Erika Dyck is a professor and a Canada Research Chair in the history of health and social justice at the University of Saskatchewan. She is the author of Psychedelic Psychiatry: LSD from Clinic to Campus.
In August, 2020, Health Canada granted a special exemption to allow four terminally ill patients to take psilocybin. Psilocybin is not legally sold in Canada. In illegal markets it circulates as magic mushrooms, but researchers suggest that psychedelic drugs such as psilocybin have therapeutic potential for easing anxieties, particularly those associated with dying.
Saskatoon resident, 52-year-old Thomas Hartle, who has stage four terminal colon cancer, took psilocybin, under the direction of psychologist Bruce Tobin, with permission from Health Canada. Psychedelic researchers suggest that these drugs help to reduce anxiety, among other benefits that are currently being studied in clinical trials. News reports suggested that Mr. Hartle had a somewhat frightening experience – maybe even a “bad trip.” But, Mr. Hartle’s own view was that it had a remarkable effect on his anxieties about dying. He is grateful for relief he gained from the experience, and now looks forward to his remaining time with his family.
Mr. Hartle’s story is in many ways remarkable, but it aligns with a longer history of psychedelics in Canada.
Psilocybin became famous in the 1950s when husband and wife team Valentina Pavlovna and Gordon Wasson participated in an Indigenous mushroom ceremony in 1955, and later published their findings in Life magazine. Some Indigenous groups have a long history of using plant medicines, some of which were later described as psychedelic.
The word psychedelic was coined in 1957 by psychiatrist Humphry Osmond, a British-trained researcher who conducted internationally significant experiments with drugs including LSD and mescaline (from the peyote cactus) in Saskatchewan in the 1950s, including working with the Native American Church. Famously, Mr. Osmond introduced mescaline to writer Aldous Huxley. Mr. Huxley later gave mescaline to his wife, Maria, as she suffered from late stages of breast cancer. His second wife, Laura, gave Mr. Huxley LSD as he succumbed to his own cancer diagnosis in 1963. Even before the concept of palliative care had been introduced, these early pioneers of psychedelic research recognized the potential for easing the anxieties associated with dying by helping to provide an emotional, psychological, and at times spiritual experience.
Psychedelic research ended in the 1960s due to a combination of scientific, political and cultural backlash, including concerns about psychedelics causing negative effects – flashbacks, bad trips and violent outbursts. Health Canada, like the U.S. Food and Drug Administration, placed restrictions on scientific experimentation and over time psychedelics became better known as recreational drugs, characteristically associated with countercultural hippies. The recreational use and abuse contributed to the popular assumption that psychedelics had no medicinal value. Medical research historically, and today, maintains that these drugs have been unfairly blamed for causing psychological and physical damage. Clinical trials reveal that psychedelics are not addictive, and do not produce harms in adults, though most researchers recommend that psychedelics should be taken in a therapeutic setting only, with qualified supervision. In the case of Thomas Hartle, he was monitored at all times by a qualified therapist familiar with psychedelic treatments.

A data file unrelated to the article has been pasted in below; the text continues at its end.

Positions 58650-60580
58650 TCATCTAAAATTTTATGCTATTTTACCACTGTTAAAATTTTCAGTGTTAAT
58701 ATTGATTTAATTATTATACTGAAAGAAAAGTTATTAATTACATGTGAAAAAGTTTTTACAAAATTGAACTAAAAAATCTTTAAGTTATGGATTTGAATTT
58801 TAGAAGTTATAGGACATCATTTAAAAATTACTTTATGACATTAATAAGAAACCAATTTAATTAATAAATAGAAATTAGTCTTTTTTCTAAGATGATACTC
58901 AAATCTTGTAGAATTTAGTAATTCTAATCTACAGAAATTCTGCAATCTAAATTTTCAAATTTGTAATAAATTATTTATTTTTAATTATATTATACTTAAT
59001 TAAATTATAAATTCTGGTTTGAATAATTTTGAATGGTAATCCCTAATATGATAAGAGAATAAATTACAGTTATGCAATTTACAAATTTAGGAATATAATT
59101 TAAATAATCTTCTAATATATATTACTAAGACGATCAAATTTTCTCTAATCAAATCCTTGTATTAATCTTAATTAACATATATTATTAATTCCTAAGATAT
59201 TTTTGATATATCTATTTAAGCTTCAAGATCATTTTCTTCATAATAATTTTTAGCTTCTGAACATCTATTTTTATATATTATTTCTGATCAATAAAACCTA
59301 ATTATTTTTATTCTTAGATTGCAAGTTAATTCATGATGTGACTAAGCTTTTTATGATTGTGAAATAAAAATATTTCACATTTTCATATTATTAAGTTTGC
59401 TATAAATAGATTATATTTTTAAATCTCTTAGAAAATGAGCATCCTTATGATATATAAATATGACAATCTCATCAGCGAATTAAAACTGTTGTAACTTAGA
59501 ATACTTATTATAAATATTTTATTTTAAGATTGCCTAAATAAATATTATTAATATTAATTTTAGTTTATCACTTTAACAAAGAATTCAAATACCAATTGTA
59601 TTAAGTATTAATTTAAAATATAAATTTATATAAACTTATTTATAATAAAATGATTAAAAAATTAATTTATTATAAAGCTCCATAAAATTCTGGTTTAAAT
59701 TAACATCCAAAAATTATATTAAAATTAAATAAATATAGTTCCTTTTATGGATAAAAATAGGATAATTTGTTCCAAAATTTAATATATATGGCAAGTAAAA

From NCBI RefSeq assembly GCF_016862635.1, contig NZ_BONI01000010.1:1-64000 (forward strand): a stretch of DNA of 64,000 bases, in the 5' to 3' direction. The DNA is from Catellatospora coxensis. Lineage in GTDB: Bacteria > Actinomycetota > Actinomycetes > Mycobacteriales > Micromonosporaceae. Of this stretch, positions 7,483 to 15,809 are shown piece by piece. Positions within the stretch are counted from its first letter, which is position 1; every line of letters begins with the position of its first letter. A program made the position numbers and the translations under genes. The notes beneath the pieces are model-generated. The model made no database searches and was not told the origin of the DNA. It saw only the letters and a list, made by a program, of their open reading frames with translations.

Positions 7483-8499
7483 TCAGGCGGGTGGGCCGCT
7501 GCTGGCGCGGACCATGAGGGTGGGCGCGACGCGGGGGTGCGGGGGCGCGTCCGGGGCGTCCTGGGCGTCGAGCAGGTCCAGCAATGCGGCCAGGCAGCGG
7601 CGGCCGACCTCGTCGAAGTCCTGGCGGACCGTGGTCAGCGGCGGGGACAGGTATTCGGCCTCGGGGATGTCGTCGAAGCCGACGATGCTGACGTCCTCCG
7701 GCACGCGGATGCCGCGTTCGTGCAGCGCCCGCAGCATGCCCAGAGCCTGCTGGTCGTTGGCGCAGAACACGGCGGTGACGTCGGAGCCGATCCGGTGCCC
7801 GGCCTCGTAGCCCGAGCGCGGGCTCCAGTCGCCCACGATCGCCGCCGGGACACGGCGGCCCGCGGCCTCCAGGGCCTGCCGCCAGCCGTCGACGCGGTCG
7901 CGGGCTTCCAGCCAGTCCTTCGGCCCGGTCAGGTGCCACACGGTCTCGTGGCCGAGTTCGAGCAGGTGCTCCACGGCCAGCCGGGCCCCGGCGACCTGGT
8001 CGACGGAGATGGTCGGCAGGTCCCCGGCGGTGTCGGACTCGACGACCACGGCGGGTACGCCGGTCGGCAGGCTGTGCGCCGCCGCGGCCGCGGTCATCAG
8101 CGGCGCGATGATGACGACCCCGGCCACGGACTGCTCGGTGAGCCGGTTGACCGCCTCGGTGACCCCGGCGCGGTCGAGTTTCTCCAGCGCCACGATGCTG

The recent allowance from Health Canada signals a change in that view. It brings Canada into a growing international conversation about the revitalization of psychedelics, both in research and as a viable mental health treatment option. New psychedelic research units, including two currently in Canada and dozens now in the United States and Europe, are beginning to challenge the prohibition on psychedelics and resurrect some of the historical arguments about the benefits of psychedelics for mental health.
On the surface, the psychedelic renaissance may indicate a collective frustration with the current state of mental health treatments. Daily use pharmaceuticals are expensive, whether for individuals or health care systems. Rates of mental illness have gone up, not down since the dramatic introduction of psychopharmaceuticals in the 1950s. Opiate-based pain relief has created a new set of problems with addiction, overdose, and off-label use.
Psychedelics, whether in the 1950s or now, are often directed as a single-use therapy. They offer a consciousness-raising or pain-confronting approach, not an experience that is necessarily to be repeated, and not an approach meant to dampen or numb pain but to address it through confrontation. In some ways, this approach is an entirely different way of thinking about mental anguish.
Palliative care has also emerged as a hot spot in our health care system. Another Canadian innovation, palliative care units were the idea of Montreal urologist Balfour Mount, who coined the word itself. The development of palliative care and dedicated hospital spaces for dying have helped generate a conversation around dying with dignity, something that can be extended to include the use of psychedelics for terminally ill patients.
We live in a country that pioneered psychedelics as well as palliative care, and one that prioritizes universal health care. Given this legacy, it is fitting that we should explore investments in health care options that combine elements of reconciliation, universality, and dignity.
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